Sunday, April 6, 2008

Spreading Fires by John Knowles

I picked this up at a used bookstore, having no clue what it was about. I read A Separate Peace last year, and really liked it, so I thought I would give Knowles another go. As with A Separate Peace, the dialogue and the character development are nearly impeccable. Knowles has a uncanny ability to describe the inner thoughts of his characters, laying bare their motives and personal demons. As a result his characters ring true to life. They are flawed and not always likable, and therefore all the more human and relatable.

The story is really quite simple. Brendan Lucas, a young American Foreign Service officer, takes a house in the South of France for the summer. Neville came with the house. A cook, butler, and basically a catch-all servant, Neville seems to feel a sense of ownership -- at times bordering on covetousness -- when it comes to the house. Brendan has visitors for the summer. His sister, his friend -- to whom his sister is engaged -- his mother, and his future sister-in-law are all at the house together. Everyone begins to notice that Neville's behavior is getting weirder and weirder, but they are not for sure what to do about it. But while Neville is undoubtedly a little off, he is keenly aware of the deep-seated, dark personal secrets of those he is serving. Everything comes to a climactic end as the summer comes to a close.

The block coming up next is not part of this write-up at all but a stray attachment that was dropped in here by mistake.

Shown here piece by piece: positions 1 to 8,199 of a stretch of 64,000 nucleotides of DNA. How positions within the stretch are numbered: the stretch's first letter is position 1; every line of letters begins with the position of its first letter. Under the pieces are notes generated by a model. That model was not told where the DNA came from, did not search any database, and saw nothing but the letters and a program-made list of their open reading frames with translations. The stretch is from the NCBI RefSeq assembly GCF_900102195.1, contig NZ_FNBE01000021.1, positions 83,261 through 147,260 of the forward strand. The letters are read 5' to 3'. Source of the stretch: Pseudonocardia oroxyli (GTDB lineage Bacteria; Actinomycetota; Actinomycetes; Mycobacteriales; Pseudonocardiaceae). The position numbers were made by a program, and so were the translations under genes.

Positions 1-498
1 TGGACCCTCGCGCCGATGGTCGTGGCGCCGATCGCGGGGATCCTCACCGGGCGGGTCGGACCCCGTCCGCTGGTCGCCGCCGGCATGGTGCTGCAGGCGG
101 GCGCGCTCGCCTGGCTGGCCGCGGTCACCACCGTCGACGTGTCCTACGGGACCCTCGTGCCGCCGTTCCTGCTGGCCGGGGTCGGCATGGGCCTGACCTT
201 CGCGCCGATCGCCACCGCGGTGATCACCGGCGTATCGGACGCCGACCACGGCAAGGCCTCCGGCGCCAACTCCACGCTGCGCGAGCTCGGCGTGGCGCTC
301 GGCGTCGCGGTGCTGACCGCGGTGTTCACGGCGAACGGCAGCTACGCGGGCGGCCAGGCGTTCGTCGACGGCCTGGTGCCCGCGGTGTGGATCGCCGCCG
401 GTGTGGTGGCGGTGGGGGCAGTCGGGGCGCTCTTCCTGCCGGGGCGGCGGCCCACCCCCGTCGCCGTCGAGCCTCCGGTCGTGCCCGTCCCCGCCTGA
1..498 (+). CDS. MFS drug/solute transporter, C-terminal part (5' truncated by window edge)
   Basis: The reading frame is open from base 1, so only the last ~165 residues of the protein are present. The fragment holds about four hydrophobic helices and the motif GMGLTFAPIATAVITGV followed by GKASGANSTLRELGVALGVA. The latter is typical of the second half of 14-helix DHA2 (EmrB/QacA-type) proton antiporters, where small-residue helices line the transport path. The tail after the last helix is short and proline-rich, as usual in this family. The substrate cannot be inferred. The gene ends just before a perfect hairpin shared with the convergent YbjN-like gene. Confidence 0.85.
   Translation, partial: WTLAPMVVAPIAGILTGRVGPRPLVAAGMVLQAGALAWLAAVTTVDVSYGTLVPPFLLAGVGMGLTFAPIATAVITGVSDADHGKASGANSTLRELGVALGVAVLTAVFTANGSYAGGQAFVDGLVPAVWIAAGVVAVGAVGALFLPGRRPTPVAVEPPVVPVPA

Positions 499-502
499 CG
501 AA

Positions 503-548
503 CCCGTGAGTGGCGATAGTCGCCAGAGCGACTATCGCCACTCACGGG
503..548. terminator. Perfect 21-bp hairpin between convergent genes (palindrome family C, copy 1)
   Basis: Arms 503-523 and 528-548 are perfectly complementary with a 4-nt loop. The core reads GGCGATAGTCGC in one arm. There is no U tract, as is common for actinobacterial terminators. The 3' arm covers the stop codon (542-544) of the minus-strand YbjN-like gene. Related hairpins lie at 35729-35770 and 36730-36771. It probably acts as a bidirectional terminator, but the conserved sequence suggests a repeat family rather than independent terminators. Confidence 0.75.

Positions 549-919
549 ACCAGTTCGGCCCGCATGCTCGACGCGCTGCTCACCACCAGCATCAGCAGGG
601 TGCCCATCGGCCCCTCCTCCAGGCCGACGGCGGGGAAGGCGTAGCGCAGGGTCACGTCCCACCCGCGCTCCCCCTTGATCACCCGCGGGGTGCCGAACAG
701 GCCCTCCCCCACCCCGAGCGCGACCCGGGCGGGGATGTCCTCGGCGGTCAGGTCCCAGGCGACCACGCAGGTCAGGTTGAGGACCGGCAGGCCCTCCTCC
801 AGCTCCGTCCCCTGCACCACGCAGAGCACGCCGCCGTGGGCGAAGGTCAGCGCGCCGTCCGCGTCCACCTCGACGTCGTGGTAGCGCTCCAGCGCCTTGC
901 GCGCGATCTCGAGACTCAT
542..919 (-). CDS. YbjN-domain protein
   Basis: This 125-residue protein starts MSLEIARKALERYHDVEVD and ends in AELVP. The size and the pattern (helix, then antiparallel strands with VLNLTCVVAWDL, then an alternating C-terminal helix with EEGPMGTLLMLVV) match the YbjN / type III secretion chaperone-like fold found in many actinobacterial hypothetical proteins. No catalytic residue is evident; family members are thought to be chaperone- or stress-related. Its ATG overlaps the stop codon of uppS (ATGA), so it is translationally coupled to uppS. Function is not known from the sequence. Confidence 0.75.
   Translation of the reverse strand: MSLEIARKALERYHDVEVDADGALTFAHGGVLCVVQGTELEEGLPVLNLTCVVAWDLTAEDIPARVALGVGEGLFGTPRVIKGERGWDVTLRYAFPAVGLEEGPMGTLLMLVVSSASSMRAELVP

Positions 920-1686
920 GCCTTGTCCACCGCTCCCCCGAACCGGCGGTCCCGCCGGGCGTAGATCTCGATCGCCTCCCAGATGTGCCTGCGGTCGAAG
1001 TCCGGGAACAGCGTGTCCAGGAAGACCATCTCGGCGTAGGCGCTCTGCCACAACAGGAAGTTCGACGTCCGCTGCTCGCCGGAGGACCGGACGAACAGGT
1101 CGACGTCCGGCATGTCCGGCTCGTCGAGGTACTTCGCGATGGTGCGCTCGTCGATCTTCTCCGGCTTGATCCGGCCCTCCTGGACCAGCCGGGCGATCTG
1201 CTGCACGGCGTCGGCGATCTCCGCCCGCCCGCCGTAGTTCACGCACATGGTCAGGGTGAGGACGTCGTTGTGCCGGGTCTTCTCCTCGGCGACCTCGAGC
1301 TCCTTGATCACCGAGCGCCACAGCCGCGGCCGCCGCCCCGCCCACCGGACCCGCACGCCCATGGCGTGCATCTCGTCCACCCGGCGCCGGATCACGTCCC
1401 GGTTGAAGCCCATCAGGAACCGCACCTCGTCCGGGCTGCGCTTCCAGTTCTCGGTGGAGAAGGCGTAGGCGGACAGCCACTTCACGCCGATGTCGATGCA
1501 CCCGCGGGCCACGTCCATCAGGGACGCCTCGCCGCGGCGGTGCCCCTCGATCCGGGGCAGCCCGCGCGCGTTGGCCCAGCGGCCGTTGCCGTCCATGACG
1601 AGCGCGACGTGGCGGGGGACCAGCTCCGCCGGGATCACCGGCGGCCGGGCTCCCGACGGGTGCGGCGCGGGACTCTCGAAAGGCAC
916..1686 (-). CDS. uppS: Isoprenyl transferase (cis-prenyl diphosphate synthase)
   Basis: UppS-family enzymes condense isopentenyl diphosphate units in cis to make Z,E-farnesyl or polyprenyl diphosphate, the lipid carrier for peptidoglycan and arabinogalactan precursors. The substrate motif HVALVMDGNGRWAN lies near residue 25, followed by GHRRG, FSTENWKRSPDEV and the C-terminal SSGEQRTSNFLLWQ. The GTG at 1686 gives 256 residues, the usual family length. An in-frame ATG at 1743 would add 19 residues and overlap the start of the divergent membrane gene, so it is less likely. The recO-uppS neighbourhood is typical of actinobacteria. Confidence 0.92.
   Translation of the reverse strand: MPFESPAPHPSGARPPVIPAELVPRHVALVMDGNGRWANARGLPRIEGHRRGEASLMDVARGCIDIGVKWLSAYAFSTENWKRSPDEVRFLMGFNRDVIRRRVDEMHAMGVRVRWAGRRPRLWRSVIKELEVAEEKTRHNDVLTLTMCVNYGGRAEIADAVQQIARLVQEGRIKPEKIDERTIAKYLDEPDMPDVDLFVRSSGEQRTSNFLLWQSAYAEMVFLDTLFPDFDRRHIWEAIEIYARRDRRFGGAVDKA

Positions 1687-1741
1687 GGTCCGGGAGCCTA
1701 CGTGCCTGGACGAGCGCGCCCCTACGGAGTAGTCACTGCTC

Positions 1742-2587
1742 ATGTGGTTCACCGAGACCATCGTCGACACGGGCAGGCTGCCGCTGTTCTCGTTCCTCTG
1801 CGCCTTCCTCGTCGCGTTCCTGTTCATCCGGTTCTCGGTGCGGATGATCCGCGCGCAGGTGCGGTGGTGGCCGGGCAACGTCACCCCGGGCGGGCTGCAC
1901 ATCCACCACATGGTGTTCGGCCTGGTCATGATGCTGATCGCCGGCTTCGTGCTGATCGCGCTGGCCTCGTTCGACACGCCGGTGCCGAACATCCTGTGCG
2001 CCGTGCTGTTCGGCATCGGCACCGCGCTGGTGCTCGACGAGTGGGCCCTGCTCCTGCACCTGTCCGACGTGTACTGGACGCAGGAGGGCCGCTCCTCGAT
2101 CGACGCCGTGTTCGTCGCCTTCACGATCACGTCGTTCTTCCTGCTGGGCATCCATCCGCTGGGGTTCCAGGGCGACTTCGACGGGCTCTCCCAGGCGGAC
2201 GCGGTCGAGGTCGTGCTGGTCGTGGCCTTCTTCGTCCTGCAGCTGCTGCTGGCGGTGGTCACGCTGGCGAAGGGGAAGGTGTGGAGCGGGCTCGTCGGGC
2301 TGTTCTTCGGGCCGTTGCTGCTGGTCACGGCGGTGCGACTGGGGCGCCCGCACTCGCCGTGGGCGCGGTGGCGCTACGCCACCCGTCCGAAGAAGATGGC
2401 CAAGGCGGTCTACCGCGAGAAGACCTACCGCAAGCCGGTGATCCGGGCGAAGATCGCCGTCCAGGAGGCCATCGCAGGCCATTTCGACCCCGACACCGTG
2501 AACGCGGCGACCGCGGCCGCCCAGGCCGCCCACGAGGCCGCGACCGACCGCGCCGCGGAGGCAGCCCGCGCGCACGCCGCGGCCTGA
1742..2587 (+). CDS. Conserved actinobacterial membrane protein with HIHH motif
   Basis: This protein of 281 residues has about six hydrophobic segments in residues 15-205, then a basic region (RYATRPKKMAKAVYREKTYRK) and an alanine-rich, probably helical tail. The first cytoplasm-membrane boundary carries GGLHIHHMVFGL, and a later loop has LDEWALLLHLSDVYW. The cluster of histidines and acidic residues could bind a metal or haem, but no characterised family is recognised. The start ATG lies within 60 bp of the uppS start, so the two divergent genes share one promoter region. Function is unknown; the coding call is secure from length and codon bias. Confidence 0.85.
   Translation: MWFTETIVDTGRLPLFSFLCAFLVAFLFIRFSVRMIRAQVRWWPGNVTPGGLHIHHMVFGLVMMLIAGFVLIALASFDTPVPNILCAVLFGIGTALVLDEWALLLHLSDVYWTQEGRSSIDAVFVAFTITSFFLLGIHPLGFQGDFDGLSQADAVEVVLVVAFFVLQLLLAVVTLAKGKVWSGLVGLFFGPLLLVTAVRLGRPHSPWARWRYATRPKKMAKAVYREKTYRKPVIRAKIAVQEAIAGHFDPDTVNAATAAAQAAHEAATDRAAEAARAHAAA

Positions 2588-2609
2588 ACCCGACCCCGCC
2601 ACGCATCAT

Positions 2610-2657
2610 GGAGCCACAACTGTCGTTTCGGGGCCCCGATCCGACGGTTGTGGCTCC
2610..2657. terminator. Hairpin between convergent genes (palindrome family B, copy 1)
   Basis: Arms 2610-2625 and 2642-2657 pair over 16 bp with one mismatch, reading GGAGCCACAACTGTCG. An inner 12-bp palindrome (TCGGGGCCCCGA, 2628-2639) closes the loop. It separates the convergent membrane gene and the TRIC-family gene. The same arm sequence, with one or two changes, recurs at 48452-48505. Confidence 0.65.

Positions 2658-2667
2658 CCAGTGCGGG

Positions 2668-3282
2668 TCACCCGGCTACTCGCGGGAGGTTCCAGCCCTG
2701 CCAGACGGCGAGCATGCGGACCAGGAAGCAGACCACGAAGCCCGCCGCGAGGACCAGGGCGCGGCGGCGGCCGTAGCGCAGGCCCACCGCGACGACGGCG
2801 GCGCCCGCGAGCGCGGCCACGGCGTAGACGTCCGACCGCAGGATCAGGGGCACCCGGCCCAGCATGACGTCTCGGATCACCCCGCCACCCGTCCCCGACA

There is a palpable sense of tension throughout this entire novel, and Knowles does a good job of maintaining this suspense right up until the end of the story.

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